Friday, April 15, 2022

Handout - Matthew Chapter 3:1-6 - John the Baptist

The use of John the Baptist by God shows God's desire to bypass the political and religious system to announce His arrival.

Matthew 3:1 - John the Baptist

Matthew seeks to get into Messianic matters quickly. Luke provides us with details Matthew does not. Based on the historical records it can be determined that John the Baptist arrived sometime around 27AD to 29AD (Luk 3:1-3). John was the son of Zechariah and Elizabeth who were very old (Luk 1:7). Elizabeth's conception was a miracle (Luk 1:13), and John was filled with the Holy Spirit, before he was born (Luk 1:15) and came in the spirit and power of Elijah (Luk 1:17, Mal 4:5-6). An angel came to Mary and told her that Elizabeth was going to have a child (Luk 1:36). Mary visited Elizabeth and the baby who was to be called John leapt in Elizabeth's womb (Luk 1:41). A few months later, John was born and the Lord's hand was with him (Luk 1:65-66). Zechariah recognized his child as the forerunner to the King (Luk 1:67-80).

Matthew 3:2 - Repentance

John's message was repent, for the kingdom of heaven has come near.

Repentance - John's understanding of "repent" was the Greek "metanoeo", a change to the thinking process from constant renewal (Rom 12:2). John was telling the Jewish people to prepare for the coming of the King and Kingdom by changing their dead ways of thinking about it taught be the Pharisees and return to pure devotion to God (Rom 8:5-7).

Kingdom of Heaven Near - The "kingdom" in the mind of the Jewish people was the Messianic Kingdom. This kingdom had drawn near because the King was near. This kingdom will be withdrawn due to the rejection of the King, but at this point in our story it is still available (Mal 4:5-6, Mat 11:14).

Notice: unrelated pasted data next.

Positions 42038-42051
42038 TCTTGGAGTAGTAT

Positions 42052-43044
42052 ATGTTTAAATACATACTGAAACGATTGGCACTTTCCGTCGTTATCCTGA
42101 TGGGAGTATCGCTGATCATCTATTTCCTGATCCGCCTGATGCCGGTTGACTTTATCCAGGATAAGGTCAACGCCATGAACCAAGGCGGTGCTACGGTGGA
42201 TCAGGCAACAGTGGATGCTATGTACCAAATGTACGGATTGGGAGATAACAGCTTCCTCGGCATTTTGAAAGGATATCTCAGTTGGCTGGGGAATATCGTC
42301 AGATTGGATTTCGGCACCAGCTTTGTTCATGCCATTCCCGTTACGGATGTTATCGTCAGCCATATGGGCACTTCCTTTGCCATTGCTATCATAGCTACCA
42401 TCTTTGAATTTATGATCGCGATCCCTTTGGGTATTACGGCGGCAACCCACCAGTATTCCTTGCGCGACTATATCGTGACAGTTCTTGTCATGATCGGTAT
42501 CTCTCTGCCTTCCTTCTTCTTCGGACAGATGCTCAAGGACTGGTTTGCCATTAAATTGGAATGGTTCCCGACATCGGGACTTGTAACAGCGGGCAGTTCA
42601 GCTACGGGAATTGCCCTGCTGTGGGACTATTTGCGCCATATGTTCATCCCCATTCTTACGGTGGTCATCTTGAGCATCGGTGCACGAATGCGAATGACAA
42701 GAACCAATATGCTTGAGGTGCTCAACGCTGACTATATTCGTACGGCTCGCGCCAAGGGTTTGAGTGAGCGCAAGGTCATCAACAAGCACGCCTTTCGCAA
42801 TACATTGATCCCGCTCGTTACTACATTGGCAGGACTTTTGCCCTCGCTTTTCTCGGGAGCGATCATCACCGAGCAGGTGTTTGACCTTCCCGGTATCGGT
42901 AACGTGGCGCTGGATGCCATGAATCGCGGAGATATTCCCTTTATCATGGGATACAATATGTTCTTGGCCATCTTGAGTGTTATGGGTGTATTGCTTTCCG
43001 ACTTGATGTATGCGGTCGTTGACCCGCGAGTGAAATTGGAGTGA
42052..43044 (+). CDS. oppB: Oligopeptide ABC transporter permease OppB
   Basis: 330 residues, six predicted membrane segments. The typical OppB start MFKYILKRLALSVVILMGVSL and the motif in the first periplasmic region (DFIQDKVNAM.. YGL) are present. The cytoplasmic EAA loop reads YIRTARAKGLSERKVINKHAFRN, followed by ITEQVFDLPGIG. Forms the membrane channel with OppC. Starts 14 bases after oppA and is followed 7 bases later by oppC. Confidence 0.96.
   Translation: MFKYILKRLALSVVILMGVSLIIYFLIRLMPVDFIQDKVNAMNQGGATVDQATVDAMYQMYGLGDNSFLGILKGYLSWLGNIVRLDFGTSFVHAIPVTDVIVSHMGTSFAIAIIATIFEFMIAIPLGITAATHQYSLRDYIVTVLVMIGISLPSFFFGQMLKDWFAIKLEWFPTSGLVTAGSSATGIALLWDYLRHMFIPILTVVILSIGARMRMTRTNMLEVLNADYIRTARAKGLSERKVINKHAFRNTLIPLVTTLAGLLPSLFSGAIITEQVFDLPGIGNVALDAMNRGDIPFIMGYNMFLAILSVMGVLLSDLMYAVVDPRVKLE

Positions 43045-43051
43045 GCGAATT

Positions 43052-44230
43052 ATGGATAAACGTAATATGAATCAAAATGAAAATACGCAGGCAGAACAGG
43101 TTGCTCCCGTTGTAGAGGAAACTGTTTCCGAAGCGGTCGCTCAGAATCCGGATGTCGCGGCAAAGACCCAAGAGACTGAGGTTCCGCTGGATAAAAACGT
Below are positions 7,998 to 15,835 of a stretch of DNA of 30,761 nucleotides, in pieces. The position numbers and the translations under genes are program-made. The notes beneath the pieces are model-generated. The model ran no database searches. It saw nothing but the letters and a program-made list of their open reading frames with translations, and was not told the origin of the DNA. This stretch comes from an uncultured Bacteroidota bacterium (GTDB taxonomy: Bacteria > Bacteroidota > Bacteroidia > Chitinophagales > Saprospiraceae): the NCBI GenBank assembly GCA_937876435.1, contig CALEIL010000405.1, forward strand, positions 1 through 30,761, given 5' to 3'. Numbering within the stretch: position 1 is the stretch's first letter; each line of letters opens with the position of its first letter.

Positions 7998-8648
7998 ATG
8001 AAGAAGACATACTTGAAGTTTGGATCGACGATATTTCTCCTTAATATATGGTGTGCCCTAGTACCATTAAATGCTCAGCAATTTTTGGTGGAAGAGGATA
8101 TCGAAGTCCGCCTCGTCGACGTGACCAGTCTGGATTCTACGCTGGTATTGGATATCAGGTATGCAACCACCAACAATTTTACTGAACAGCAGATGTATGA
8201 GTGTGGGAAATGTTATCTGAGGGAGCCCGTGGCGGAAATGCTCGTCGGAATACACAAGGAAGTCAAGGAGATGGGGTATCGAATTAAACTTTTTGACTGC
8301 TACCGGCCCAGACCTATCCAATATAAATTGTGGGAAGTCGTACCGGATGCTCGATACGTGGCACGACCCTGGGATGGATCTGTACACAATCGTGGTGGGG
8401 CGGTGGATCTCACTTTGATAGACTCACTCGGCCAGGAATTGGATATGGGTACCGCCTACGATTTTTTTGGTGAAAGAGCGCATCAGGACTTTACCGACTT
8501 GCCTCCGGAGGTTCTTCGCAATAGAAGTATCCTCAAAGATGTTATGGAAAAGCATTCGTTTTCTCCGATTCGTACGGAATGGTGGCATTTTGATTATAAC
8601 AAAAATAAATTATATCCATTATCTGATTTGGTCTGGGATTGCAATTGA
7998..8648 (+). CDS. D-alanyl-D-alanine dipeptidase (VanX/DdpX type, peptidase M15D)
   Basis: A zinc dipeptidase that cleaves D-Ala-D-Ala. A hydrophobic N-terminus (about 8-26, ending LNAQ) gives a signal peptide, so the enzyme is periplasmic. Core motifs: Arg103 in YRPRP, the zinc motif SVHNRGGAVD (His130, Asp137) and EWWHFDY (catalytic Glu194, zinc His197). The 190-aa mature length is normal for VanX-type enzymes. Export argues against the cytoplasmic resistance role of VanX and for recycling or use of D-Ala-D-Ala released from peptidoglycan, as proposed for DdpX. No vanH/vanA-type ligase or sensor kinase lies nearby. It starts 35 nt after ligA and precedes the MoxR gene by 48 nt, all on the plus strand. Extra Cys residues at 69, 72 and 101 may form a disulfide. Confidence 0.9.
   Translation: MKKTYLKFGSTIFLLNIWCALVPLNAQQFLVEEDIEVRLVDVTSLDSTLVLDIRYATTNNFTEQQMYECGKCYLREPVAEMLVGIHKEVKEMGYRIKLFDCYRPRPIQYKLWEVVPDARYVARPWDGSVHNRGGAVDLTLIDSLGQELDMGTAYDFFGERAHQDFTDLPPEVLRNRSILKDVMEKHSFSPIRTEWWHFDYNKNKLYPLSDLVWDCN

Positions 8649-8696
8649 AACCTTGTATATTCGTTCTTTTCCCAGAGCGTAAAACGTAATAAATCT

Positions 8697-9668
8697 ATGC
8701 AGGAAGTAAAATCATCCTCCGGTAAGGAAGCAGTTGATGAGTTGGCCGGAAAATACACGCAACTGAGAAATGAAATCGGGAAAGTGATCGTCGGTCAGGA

Matthew 3:3 - Prophecy of John

Matthew firmly connects John the Baptist with a prophecy of Isaiah (Isa 40:3-5). The terms "prepare the way" and "make straight" refers to the customary preparations that would be made for dignitaries. John was telling the people that the Messiah and King was on His way.

Matthew 3:4 - John's Appearance

Appearance - John's appearance and food was not uncommon for one living in the wilderness. The mention of "hair" that John was wearing was common for prophets. Elijah the prophet wore a garment of hair (2Ki 1:8, Zec 13:4). Jesus referred to John as a prophet (Luk 7:24-27, Mal 3:1). The next verse in Malachi is interesting. For although Jesus spoke of Mal 3:1 as fulfilled with the coming of John, Mal 3:2 says that His coming will be a day that cannot be endured. Christ's first coming is in Mal 3:1, and second coming is in Mal 3:2.

Food - The food that John was eating was not uncommon. Locusts were "clean" food that was permissible for Israel to eat. They are eaten even today. Wild honey was also a common food, and could be found under rocks and in the carcasses of dead animals or in underground hives. No big deal should be made of John's clothing or food, as the point being made is that he lived not with the comforts of the world, but with life in the wilderness Lev 11:22, Jdg 14:8-9, 1Sa 14:25-26.

Matthew 3:5-6 - John's Baptisms

John attracted people from all around the surrounding areas, even men of high esteem and rank. Confessing means to "admit" and "acknowledge" sin. It was a proper response and the people recognized their need for salvation. They would have seen the need to do more than just perform sacrificial rituals and to get right in their hearts. Unfortunately, John was eventually accused of being motivated by a demon by the Kingdom rejecting religious leaders Luk 7:30-33.

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